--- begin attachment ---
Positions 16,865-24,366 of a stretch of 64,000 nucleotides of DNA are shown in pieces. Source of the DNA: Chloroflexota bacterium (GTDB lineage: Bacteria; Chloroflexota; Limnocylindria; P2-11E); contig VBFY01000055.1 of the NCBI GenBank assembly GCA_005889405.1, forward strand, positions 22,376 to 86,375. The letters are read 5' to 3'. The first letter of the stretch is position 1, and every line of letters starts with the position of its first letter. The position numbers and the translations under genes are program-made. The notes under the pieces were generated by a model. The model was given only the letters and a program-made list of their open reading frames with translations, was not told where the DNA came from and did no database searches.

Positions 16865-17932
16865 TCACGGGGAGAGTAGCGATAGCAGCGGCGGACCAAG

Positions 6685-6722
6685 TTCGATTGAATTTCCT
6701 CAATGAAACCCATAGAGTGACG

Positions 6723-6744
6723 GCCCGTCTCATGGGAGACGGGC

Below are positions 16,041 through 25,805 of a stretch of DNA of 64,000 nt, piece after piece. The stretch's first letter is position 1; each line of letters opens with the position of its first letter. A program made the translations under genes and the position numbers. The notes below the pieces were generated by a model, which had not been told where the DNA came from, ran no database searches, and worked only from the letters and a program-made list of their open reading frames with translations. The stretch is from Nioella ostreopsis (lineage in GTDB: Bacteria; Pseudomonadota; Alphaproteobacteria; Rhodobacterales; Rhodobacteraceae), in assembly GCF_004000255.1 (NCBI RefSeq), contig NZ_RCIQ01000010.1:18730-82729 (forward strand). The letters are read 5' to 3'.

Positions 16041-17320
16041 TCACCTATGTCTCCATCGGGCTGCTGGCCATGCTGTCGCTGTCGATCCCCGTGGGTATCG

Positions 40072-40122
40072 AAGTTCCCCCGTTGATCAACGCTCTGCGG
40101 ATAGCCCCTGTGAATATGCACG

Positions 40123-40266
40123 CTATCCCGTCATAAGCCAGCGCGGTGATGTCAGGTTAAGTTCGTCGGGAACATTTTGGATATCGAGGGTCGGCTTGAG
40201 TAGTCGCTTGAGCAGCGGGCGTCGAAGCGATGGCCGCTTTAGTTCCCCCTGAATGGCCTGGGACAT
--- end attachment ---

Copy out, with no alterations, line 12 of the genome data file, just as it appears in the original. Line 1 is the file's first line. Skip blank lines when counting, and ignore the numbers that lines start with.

Positions 40072-40122